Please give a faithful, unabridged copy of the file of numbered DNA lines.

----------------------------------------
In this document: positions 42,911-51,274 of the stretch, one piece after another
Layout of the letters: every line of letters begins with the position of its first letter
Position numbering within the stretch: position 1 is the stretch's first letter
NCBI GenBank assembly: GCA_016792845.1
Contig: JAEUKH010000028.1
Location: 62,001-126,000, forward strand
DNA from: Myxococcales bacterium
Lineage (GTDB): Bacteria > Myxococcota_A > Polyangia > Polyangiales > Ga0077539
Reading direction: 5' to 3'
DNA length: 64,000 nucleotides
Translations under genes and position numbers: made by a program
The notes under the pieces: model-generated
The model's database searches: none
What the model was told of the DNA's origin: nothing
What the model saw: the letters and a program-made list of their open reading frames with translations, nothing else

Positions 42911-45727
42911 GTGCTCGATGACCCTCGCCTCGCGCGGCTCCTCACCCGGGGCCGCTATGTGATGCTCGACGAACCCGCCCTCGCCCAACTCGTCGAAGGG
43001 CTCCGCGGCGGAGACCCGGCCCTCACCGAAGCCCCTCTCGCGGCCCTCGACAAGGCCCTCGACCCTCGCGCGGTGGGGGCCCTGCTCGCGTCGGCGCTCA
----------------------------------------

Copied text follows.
In this document: positions 42,911-51,274 of the stretch, one piece after another
Layout of the letters: every line of letters begins with the position of its first letter
Position numbering within the stretch: position 1 is the stretch's first letter
NCBI GenBank assembly: GCA_016792845.1
Contig: JAEUKH010000028.1
Location: 62,001-126,000, forward strand
DNA from: Myxococcales bacterium
Lineage (GTDB): Bacteria > Myxococcota_A > Polyangia > Polyangiales > Ga0077539
Reading direction: 5' to 3'
DNA length: 64,000 nucleotides
Translations under genes and position numbers: made by a program
The notes under the pieces: model-generated
The model's database searches: none
What the model was told of the DNA's origin: nothing
What the model saw: the letters and a program-made list of their open reading frames with translations, nothing else

Positions 42911-45727
42911 GTGCTCGATGACCCTCGCCTCGCGCGGCTCCTCACCCGGGGCCGCTATGTGATGCTCGACGAACCCGCCCTCGCCCAACTCGTCGAAGGG
43001 CTCCGCGGCGGAGACCCGGCCCTCACCGAAGCCCCTCTCGCGGCCCTCGACAAGGCCCTCGACCCTCGCGCGGTGGGGGCCCTGCTCGCGTCGGCGCTCA